Arts Aloud March 2018

Published on 7 March 2018

Discover how the arts have made a change in the lives of some of our fellow everyday Singaporeans.

Dominique Low

I enjoy dance performances, collaborative projects and Broadway musicals, but it’s the quality of local productions over the years that has blown me away — productions like Dim Sum Dollies, The Importance of Being Earnest, Shakespeare in the Park, Boeing Boeing, and many others. Each year, they take it up a notch, with diversity as a recurrent theme explored in different ways, with wittier scripts that push boundaries; not to mention the beautiful sets and costumes, an impressive pool of growing talent, and more corporate support. It’s good to see that we’re able to laugh at ourselves, address sensitive topics, and appreciate our cultural differences — judging from the growing audiences who keep coming back. The arts questions our beliefs, provokes discussion, and shows us that we can think independently together. It serves as a bridge, and as a multicultural society, we should continue to champion that.


Trevor Nerva

“In January, I was invited to emcee for the Vienna Boys Choir (VBC) concert held at the Esplanade Concert Hall. It was a humbling experience as the choir has a 520-year-old history. These young men filled the hall with such wonderful choral music! For me, a highlight of the show was the combined choir, where nine local organisations joined the VBC to perform two rousing numbers, including ‘Home’ written by Dick Lee. Also for the first time, Professor Gerald Wirth — president and artistic director of VBC — ran workshops for choral conductors and music teachers, as well as masterclasses for choirs. I attended his workshops and what inspired me most was the humble way in which he shared his craft, even though he has a wealth of knowledge and experience.”


Favian Ee

“I’ve always loved comics and have been creating my own characters and stories since primary school. My sketchbooks are full of them! One of the most memorable events I attended was Speech Bubble in 2016, a month-long comics exhibition held at the Central Library. There were talks by local and regional comic book artists and displays of comics-related paraphernalia from the last few decades. This was the first such event held in Singapore. In the past few months, I’ve also attended a couple of comic book launches — including Evangeline Neo’s third comic book and Johnny Lau’s latest Mr Kiasu outing — and comics-related sessions at the Singapore Writers Festival. Through these sessions, I learned that Southeast Asia has a very rich comics history, and there’s also a new generation of Singaporean comic book artists publishing new works. ”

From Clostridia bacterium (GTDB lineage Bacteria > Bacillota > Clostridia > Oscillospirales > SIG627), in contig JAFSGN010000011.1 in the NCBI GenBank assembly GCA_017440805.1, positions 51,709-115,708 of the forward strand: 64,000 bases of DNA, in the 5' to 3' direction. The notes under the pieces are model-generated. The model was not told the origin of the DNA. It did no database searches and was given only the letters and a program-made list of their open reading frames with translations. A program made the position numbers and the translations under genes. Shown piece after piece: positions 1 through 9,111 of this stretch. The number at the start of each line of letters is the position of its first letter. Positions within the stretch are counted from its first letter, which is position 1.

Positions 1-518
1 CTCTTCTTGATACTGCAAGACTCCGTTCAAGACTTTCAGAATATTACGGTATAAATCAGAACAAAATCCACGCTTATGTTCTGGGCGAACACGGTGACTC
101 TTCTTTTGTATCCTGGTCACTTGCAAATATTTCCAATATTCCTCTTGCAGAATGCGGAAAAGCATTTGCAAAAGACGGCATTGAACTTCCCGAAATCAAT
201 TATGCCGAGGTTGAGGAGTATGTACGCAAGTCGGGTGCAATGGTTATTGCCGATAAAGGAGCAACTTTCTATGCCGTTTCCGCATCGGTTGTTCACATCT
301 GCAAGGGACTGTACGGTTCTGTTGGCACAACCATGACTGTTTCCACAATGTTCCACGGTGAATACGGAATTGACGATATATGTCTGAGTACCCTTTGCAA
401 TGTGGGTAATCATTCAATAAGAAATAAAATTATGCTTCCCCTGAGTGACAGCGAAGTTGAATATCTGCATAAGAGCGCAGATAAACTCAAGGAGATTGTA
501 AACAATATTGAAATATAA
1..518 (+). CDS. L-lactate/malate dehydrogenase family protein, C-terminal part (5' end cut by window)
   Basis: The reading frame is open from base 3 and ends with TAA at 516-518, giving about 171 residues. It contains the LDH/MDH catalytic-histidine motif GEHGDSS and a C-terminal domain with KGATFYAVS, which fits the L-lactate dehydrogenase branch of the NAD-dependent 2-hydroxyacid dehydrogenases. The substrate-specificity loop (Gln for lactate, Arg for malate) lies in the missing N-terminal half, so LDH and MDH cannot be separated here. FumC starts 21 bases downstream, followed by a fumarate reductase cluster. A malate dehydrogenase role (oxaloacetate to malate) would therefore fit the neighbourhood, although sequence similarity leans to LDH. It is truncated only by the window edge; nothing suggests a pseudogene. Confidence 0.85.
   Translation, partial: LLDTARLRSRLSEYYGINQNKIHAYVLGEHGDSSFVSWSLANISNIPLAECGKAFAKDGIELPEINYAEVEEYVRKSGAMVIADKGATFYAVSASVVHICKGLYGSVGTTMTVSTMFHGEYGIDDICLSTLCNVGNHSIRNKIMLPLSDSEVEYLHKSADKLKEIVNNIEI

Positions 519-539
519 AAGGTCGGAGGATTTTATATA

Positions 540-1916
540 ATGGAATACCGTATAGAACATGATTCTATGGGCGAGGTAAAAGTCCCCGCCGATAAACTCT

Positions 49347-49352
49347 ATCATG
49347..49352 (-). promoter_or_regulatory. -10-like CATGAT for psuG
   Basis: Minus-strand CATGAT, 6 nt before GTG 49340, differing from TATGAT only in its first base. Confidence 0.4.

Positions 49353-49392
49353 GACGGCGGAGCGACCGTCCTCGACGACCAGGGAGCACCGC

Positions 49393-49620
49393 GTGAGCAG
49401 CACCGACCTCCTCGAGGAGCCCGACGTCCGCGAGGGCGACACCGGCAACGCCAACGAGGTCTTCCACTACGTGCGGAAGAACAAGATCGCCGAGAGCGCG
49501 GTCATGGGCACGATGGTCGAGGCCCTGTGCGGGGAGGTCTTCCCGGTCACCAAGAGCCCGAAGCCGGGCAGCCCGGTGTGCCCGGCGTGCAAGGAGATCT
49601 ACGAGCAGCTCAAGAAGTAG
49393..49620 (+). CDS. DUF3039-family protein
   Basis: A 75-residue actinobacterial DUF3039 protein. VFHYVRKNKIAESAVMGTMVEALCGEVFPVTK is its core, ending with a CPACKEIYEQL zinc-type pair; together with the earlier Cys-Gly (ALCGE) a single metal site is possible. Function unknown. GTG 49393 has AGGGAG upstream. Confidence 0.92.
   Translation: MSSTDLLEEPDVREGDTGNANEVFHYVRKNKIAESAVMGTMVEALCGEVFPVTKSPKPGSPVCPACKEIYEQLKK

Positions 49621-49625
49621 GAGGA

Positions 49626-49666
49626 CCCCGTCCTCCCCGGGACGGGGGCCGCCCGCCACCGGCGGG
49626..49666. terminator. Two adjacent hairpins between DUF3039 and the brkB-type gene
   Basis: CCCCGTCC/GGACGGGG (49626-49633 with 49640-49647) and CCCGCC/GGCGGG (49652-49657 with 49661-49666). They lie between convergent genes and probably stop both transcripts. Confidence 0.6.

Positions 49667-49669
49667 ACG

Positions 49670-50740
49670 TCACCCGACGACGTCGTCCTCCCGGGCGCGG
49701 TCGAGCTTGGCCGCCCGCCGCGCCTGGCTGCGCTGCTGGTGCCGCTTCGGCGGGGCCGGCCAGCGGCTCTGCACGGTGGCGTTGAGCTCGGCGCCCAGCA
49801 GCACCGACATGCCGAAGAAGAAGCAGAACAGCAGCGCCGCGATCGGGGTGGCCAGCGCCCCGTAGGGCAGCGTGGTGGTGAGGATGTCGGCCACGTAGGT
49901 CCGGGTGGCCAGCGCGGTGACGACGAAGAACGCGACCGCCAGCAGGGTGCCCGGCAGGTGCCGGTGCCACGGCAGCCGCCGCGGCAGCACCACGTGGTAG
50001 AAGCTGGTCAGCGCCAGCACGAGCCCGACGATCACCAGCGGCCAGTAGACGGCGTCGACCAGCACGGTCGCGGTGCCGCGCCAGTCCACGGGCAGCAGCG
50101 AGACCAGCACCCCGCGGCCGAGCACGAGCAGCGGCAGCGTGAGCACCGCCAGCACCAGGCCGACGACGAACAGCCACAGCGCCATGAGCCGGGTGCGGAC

Aditi Shivaramakrishnan

“I look forward to the Singapore International Film Festival each year and 2017 was no exception. The films I picked turned out to be uncannily connected, thematically, with almost all touching on women in society, sexual assault, and surveillance, although I did not consciously choose each of them for that reason. It made for an emotionally intense and thought-provoking experience; and it felt timely too, given all the news emerging on a daily basis then — and even till now — about the pervasiveness of sexual harassment in so many settings. I was especially moved by the festival’s opening film, Angels Wear White, directed by Vivian Qu, and featuring compelling performances by young actresses. Other films I’ve watched include Marlina the Murderer in Four Acts, Disappearance, hUSh, Dragonfly Eyes, and Call Me By Your Name.”


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